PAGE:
IF 0VA 1=; if the contents of variable zero is equal to one [PRint 0,0,'Variable 0 equals 1',5; then print a message]

Here is a table of the available testing operators that can be used for Interface conditional tests:

=equalsGives -1 if two values are equal, otherwise gives zero
\not equalsGives -1 if two values are unequal. Do not confuse with /
<less thanGives -1 if the first value is less than the second value
>greater thanGives -1 if the first value is greater than the second value
&logical AND
|logical OR

User-defined functions

User-defined Interface commands are treated in exactly the same way as any of the existing instructions, and they can be used to create whole libraries of box definitions, button types and selectors.


Interface instruction: create a user-defined Interface command
UI XX,number of parameters;[instruction definition]

To create a new Interface instruction, use the UI command and then specify the pair of capital letters that are to represent the name of the new instruction from now on. For example, SB could be specified to refer to a new command for drawing a ShadowedBox. The new name must not already be used for an existing Interface command.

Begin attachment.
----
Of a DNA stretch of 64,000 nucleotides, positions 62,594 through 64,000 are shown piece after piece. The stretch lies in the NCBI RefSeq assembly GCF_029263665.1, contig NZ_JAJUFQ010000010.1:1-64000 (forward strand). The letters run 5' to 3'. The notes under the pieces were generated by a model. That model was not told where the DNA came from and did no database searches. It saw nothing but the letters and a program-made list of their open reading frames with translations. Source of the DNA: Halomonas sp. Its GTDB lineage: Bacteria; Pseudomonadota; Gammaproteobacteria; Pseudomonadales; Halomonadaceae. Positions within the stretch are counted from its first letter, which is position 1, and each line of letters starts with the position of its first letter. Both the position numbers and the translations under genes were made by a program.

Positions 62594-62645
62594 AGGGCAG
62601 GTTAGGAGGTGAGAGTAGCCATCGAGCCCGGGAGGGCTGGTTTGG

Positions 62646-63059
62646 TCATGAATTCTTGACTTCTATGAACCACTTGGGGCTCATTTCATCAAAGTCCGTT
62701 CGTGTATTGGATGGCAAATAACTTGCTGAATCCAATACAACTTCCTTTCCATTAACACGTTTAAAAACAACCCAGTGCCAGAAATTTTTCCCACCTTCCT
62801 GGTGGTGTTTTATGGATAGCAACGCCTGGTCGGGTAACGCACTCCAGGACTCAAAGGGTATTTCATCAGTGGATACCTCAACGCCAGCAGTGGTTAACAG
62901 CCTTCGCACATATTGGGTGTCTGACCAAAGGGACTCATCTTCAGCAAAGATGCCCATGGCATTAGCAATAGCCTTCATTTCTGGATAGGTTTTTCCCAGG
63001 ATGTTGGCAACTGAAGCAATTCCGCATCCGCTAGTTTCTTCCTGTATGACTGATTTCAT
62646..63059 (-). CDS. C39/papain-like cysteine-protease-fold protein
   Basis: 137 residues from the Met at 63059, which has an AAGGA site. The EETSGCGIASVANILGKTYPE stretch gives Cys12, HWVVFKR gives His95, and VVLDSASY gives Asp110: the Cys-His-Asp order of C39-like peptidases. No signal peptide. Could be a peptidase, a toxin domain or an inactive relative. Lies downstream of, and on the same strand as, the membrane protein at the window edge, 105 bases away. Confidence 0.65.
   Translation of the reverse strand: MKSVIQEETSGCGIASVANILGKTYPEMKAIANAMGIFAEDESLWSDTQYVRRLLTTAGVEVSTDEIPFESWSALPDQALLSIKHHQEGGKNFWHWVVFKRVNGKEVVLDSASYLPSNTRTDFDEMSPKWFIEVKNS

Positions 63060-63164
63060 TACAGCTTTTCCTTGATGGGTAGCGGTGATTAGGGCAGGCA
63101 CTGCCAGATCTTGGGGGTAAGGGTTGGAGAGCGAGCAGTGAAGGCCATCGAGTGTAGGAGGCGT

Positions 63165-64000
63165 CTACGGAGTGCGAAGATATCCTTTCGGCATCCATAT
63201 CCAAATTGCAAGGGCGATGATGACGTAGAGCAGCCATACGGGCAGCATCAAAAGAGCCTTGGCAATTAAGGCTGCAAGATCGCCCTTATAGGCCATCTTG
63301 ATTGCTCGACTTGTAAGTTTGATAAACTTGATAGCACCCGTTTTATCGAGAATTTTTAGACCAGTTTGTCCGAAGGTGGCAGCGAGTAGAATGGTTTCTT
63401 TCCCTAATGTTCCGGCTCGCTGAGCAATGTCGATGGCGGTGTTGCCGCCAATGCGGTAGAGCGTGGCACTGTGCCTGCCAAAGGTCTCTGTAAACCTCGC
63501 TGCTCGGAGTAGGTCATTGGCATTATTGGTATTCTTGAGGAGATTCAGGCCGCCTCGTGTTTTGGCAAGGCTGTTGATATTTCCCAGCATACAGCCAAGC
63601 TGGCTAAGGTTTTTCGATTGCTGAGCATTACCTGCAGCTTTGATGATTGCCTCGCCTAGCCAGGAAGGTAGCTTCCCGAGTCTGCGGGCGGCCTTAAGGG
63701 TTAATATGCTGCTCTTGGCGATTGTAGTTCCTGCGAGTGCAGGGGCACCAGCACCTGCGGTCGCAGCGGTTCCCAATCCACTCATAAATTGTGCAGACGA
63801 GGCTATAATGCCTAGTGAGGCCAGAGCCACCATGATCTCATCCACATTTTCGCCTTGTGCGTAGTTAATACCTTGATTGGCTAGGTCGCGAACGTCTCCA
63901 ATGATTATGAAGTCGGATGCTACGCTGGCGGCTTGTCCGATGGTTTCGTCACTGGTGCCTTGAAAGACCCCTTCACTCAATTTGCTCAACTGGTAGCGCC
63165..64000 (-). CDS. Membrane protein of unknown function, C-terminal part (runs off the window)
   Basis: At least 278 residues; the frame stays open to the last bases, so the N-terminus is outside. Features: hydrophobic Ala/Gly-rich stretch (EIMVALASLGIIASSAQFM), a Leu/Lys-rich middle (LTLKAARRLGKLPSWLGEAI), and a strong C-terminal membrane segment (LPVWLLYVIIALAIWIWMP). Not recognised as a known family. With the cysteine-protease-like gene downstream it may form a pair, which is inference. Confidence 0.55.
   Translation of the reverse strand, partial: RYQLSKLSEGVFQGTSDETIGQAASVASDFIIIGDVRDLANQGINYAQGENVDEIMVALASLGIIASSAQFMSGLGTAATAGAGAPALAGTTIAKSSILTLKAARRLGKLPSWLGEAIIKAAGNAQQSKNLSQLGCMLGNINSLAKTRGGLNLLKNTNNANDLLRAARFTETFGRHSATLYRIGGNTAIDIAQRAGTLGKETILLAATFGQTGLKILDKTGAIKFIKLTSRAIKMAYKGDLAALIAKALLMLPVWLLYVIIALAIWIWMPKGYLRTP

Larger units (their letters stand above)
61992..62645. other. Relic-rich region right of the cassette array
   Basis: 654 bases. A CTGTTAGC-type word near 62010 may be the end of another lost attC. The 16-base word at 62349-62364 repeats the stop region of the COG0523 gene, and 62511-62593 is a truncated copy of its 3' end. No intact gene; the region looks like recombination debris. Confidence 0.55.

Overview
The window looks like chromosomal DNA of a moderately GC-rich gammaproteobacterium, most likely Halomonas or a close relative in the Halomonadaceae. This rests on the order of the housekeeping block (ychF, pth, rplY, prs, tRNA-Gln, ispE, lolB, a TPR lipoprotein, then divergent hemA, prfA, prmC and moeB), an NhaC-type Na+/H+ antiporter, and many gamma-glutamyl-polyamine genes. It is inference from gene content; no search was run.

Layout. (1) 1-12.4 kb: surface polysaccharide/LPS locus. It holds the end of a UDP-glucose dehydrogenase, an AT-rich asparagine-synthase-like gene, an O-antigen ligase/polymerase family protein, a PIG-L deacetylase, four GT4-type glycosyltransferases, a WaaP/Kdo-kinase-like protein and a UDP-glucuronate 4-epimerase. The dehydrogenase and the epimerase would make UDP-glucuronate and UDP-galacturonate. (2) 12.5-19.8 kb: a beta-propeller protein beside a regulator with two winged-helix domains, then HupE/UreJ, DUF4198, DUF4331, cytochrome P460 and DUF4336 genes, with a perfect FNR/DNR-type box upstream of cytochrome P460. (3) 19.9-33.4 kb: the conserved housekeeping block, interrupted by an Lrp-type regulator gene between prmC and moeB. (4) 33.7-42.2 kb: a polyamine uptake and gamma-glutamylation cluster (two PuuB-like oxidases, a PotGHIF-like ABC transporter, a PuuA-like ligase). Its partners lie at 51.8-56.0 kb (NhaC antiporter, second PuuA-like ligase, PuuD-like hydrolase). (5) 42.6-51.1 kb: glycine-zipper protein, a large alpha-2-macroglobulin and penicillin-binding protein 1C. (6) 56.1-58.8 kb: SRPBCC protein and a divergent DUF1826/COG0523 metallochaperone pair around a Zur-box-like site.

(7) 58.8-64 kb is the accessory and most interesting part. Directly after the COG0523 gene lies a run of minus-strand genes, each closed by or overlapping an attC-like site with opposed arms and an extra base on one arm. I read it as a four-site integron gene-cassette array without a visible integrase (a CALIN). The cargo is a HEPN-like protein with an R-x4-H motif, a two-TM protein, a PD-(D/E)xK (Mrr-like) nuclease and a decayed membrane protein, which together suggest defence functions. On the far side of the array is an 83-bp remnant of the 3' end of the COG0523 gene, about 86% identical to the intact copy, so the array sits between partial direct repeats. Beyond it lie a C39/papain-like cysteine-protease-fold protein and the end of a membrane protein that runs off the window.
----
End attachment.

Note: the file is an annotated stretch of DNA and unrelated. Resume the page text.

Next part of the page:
The pair of identification letters is followed by a list of parameter values. Each user-defined instruction can read up to nine parameter values from the Interface program, these parameters must be separated by commas, and can be entered directly in the command line. They can now be read from the new definition routine using the parameter functions P1 to P9.

Finally, the definition of the user-defined command is specified inside a pair of square brackets. This definition enters an Interface program to be assigned to the new instruction, and it can include anything you wish.

Here is a complete working example of a user-defined instruction that draws a shadowed dialogue box:

A$=A$+"BA 50,50;" A$=A$+"SI 160,60; SA 1;" A$=A$+"SB 0,0,150,50,5,0,5;" AS=A$+"PO 10,10,'AMOS Professional',2,4; PR 48,20,'Basic',4;" A$=A$+"BU 1,90,38,50,10,0,0,6;" A$=A$+"[ShadowBox 0,0,50,10,1,0,4 BPos+; PR 1,2,'Button',6;][]" A$=A$+"RU 0,7;EXit;" A$=A$+"UserInstruction ShadowBox,7; create shadowed box with seven parameters" A$=A$+"[IN P6,0,0; GB P1 P5+,P2 P5+,P3 P5+,P4 P5+; draw the shadow effect" A$=A$+"1N P7,0,0; GB P1,P2,P3,P4, draw the box at the top]" D=Dialog Box(A$)